Published by The Imperial Society of St. George of Lalibela, Copyright © 2004
His Imperial Highness Prince Ermias Sahle-Selassie Haile-Selassie
President of the Crown Council of Ethiopia
Ethiopia is a beautiful mosaic of cultures, faiths, and many lifestyles. It is the home of Christians, Muslims, and Jews, as well as those of various traditional beliefs. Ethiopia is also a land of amazing beauty. Our mountains, valleys, and rivers are a wonder to behold. God and nature have richly endowed our country, that even visitors feel an inexplicable spirituality while there.
Ethiopian civilization represents the longest unbroken chain of cultural continuity in the history of the world. The rift valley is the home of Denkinesh – who is known to the world as Lucy – the earliest humanoid, and thus, the cradle from where human society first emerged. Ethiopia is also a country that is the custodian of the Ark of the Covenant. The worldwide Christian community considers Ethiopia as an illustrious realm mentioned in the Bible more than 40 times. Furthermore, our country is world renown as the land where the Solomonic Dynasty of the Ethiopian Crown had served at the helm of Ethiopian society for centuries. The Prophet Mohammad called Ethiopia “the land of righteousness” and ordered his followers never to provoke Ethiopia. Thus, as there is a direct link between Ethiopia and the biblical world of Jews and Christians, so is there a direct link between Ethiopian society and the very foundation of Islam. Ethiopian civilization is, therefore, a world treasure of great importance, as it is the root of Judeo-Christian civilization as well as the fabric of Muslim society.
Ethiopia is a country that has withstood the ravages of periodic war, famine and revolution. Our people fought gallantly the Italians at Adawa, and Machew, to uphold the dignity of people of African heritage which made Ethiopia the source of African identity and the beacon of African Independence. At the inauguration ceremony of the Organization of African Unity, H. E. President Julius Neyrere stated that Africans who had previously accepted European domination as a given, learned from Ethiopia that it is possible to fight, and even to win the fight!
Ethiopian culture is a relic of ancient times and at the same time alive and vibrant. It has been, and continues to be enriched by its diverse heritage, which has made it full of promise, and great potential. Ethiopians in the Diaspora have transplanted our rich cultural heritage to help us maintain our identity, and to sustain us in our new home of refuge. In return, we have all learned, and gained tremendous experience living in all corners of the world – from London to Sydney. If encouraged and accepted, we can utilize our human and material resources to help modernize our country.
The preservation of Ethiopia’s cultural heritage and the transmission of its oral history and customs, were threatened with annihilation by the violent tidal wave of the 1974 coup d’etat and the Dergue’s subsequent purges and genocidal acts. After this wave receded, and the global Cold War had ended, another wave – this time of globalization – began to wash over the world, including Ethiopia, before our country could regain its sense of identity and restore its damaged treasures. Thus, I believe that the church and the Crown Council, together with other concerned groups, have the responsibility to put back the pieces in the mosaic of history, so that Ethiopia can continue to play its intrinsic role in the world community.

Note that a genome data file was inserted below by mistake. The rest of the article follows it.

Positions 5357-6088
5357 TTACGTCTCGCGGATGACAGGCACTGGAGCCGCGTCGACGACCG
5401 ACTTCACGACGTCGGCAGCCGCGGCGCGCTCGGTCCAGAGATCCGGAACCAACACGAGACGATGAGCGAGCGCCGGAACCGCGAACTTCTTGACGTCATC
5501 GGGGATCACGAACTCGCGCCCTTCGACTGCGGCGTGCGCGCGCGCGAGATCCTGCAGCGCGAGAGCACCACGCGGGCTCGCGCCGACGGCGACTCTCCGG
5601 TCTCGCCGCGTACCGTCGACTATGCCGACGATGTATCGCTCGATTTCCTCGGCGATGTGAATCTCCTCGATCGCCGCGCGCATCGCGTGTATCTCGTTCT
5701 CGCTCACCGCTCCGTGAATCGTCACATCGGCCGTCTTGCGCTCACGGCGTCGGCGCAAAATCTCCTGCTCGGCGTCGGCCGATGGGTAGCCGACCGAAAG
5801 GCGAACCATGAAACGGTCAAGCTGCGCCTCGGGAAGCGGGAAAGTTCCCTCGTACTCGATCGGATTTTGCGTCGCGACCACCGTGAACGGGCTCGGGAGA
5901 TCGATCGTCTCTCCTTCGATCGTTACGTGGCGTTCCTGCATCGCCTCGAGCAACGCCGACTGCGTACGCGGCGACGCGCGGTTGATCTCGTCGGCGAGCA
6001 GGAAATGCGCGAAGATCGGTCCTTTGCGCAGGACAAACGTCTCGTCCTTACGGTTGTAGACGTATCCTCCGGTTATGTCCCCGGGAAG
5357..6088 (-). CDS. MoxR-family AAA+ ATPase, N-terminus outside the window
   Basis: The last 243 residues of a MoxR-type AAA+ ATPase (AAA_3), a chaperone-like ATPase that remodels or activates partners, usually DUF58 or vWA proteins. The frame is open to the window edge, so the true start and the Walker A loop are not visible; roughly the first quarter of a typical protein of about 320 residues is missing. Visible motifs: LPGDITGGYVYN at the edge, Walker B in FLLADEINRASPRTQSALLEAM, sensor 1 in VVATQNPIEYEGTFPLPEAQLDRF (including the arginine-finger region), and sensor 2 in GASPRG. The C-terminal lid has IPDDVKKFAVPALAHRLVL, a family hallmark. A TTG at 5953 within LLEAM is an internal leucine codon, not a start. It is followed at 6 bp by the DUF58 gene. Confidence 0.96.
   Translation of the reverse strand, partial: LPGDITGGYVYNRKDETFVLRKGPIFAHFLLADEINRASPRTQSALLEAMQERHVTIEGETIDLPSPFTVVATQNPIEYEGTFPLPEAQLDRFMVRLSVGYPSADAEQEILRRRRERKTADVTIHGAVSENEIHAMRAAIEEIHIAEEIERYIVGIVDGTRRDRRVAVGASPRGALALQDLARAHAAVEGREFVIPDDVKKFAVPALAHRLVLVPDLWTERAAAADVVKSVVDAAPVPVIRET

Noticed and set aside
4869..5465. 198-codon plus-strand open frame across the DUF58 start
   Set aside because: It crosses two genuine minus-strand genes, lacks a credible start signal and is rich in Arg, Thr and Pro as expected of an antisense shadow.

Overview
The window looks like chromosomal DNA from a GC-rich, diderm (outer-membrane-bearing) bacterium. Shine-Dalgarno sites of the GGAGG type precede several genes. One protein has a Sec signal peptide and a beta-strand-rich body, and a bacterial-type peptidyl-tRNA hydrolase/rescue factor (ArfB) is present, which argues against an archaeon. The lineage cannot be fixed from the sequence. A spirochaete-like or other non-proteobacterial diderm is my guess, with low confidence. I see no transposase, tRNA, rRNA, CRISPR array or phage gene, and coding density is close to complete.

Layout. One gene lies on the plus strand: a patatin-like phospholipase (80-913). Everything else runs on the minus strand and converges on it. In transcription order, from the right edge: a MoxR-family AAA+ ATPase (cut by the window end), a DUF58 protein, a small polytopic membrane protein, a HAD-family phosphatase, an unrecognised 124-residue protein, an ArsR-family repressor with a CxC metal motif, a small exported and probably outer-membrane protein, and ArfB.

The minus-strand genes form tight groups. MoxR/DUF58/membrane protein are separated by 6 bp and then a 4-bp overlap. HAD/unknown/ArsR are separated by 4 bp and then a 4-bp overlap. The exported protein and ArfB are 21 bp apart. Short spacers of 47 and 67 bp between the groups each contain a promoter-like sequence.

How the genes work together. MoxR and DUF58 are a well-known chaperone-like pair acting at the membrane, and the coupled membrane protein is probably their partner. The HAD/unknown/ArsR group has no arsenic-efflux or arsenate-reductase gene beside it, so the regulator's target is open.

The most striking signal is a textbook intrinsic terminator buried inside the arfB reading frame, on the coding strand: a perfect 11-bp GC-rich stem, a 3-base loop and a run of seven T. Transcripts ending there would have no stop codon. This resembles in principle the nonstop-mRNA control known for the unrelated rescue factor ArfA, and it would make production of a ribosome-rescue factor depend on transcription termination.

Dear readers, I have narrated facts which are well known to most of you, to express the immense pride and love that I have for my country. These facts are also reiterated as a backdrop to show what has inspired me and members of the Crown Council to change our focus from the realm of politics to cultural preservation, environmental conservation, social development and humanitarian programmes, which are the overriding needs of our society. It is, indeed, my deep concern for my country, and my sincere belief that the Solomonic dynasty has the historic responsibility and moral obligation to be of continued service to the Ethiopian people, that has helped me to translate my dream into viable programmes. In this way, the Crown will continue to be of service to the Ethiopian people.
The plan to establish the Imperial Society of St. George of Lalibela was first conceived in 1994, a year after HIM Ameha Selassie reconstituted the Crown Council in Exile, and appointed me as its Chairman. The work of the Society was, however, launched on July 24th, 2004. The delay in initiating the work was due to many factors. Those of us who were appointed to serve on the Crown Council needed time to familiarize ourselves with the tremendous responsibilities that were entrusted to us. Since we assumed our posts without any financial backing, and we had to at the same time earn our living, volunteers had to be found to help us initiate some projects that are relatively self contained and did not require most of our time, such as the Scholarship Programme granted to 24 Ethiopian Students by the Pacem In Terris Programme, of La Roche College, Pennsylvania. Priority was also given to first support development programmes.
The success of the Scholarship and other Programmes implemented by the Haile Selassie Fund for Ethiopian Children, the warm reception that I received during my brief return to Ethiopia in the year 2003, had convinced me that the Ethiopian Imperial family still has an important nonpolitical role to play in Ethiopian affairs. With this in mind, we registered a branch of the Haile Selassie Fund for Ethiopian Children in Addis Ababa, Ethiopia, in May 2004.